• way it lives in the Earth, the root absorbs this nascent Ego-force.
    • substance into its head, so that it may have a live and mobile sense-relationship,
    • a most beneficial effect on a morbid inclination of the liver. In effect,
    • the liver of all Organs works with the greatest relative independence
    • in the human body. Therefore, quite generally speaking, liver diseases
    • — those that are rather diseases of the animal liver — can
  • Title: Agriculture Course (1938): Lecture I
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    • alone makes it possible for man to live on this planet —
    • we must not forget that this silicon which lives in the mineral
    • a perennial. When the lives of plants are limited to the short
    • such differences are revealed. But people live their
    • lives almost unthinkingly. They do not take the trouble to
  • Title: Agriculture Course (1938): Lecture II
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    • includes, of course, the necessary cattle and live-stock.
    • animals live in its belly. Above the surface of the earth, is
    • condition of gentle aliveness. It is recognised to-day that
    • is penetrated by a gentle aliveness. This is true both of
    • the cosmic forces which live as the form of the plant inside
    • will live out their life in the region of the stem of the
    • not only a particular vegetation but also certain animals live
    • live-stock on a farm will supply just the necessary amount of
    • include within it the necessary live-stock.
  • Title: Agriculture Course (1938): Lecture III
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    • man, lives in carbon, so also does the world-ego live (through
    • lives in the carbon might be moved about, man and the higher
    • there lives the lowest order of the supersensible, the etheric
    • element; it lives there when it is not killed, as e.g. in the
    • alive again. The oxygen which circulates inside us' is not the
    • lived on a farm, but wished to remain independent of everything
    • physical and lives in the body at once in its astral form and
    • reflecting itself as ego. There it lives physically as
    • again in my youth when I lived among peasant folk. The mere
    • carbon is only the mediator. Or we can say that what lives in
    • will see how alive and organic the whole thing becomes. In its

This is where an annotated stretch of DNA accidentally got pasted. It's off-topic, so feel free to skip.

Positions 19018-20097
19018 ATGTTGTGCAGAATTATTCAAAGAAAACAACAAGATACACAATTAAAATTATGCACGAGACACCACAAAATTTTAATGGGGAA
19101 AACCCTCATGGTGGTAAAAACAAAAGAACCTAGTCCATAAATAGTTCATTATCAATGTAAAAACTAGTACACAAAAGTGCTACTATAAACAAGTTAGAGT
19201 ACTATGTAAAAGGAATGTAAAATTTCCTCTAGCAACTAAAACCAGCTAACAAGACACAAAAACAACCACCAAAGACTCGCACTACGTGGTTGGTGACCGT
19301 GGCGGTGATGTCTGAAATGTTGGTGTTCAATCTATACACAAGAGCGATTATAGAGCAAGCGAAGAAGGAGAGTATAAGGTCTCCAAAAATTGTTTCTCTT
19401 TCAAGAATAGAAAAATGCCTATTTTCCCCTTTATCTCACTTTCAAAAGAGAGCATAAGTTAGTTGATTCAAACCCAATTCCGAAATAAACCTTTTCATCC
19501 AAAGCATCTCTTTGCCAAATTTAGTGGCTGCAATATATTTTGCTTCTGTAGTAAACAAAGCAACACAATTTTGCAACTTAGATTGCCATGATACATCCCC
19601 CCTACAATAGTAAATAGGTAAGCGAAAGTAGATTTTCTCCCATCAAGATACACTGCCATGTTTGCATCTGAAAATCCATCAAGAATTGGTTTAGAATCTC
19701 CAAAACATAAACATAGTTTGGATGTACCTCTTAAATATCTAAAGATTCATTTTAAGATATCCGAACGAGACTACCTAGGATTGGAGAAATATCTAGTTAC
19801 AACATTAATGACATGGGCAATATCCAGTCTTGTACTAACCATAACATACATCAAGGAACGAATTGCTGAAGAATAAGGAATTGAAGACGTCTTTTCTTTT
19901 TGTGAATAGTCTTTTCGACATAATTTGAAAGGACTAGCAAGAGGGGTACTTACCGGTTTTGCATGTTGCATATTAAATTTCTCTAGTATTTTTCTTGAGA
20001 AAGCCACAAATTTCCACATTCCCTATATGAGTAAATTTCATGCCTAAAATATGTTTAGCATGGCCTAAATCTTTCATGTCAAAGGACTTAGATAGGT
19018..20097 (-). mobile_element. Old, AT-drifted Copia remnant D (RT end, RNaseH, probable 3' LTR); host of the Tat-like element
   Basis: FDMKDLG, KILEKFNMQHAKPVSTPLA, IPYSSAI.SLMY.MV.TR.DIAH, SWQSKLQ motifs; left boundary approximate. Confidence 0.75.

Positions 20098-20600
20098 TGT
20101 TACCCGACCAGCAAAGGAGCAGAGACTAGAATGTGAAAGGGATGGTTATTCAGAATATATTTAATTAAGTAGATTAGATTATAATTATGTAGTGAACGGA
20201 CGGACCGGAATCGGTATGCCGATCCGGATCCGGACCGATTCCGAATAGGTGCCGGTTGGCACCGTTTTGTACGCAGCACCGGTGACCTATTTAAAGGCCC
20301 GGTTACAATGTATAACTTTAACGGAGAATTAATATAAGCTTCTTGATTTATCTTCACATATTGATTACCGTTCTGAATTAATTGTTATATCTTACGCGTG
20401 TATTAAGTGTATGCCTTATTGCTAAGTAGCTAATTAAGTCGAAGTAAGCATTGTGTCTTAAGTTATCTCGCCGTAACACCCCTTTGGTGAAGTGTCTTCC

• lives in plants, and it must continually turn away from the
  • Title: Agriculture Course (1938): Lecture IV
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    • Delivered 12th June, 1924.
    • which man and other earthly creatures live can by no means be
    • soil itself will have the tendency to become inwardly alive and
    • in something already alive. Fundamentally all plant
    • sufficiently alive.
    • aliveness to the soil, but also in enabling the nitrogen to
    • lives within its environment and takes up from it
    • alive. ®or the earth is most inwardly alive during the
  • Title: Agriculture Course (1938): Lecture V
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    • Delivered 13th June, 1924.
    • and live earth. For calcium as required in this
  • Title: Agriculture Course (1938): Lecture VI
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    • Delivered 14th June, 1924.
    • to the Earth, the Earth was much more alive, much more fertile.
    • live within certain limits of existence. Just try to live
    • you will see what will happen. You are constituted to live in a
    • is in the same position. It cannot live without earth and
    • collected and kept alive and then burnt at the proper time. The
    • they will have completely faded away. They cannot live
    • becomes too much alive.” I will indicate this by red dots.
  • Title: Agriculture Course (1938): Lecture VII
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    • Delivered 15th July, 1924.
    • to the consideration of the rearing of live-stock and the
    • is the fully developed insect which lives on and weaves in this
    • vegetable world, for in every plant there lives something that
    • insect grubs, which can only live upon the earth because of the
    • stage throughout their lives. These animals then emancipated
    • alive and the sprouting etheric life too strong, these animals
    • lives with its nerves and sense system and part of its
    • air and warmth. Thus, the plant and earth and water live
    • If the plant lives in immediate contact with earth and water as
    • sense we can say that the animal lives by absorbing food, in
    • the same sense does the plant live by giving off air and
    • in order to live. Thus, the plant lives by giving.
    • phrase: “In Nature everything lives through giving
  • Title: Agriculture Course (1938): Lecture VIII
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    • Delivered 16th July, 1924.
    • relation between the organism formed by the livestock and
    • of correcting an unhealthy tendency of the liver. The liver is
    • of the liver (and especially those of the animal liver) can in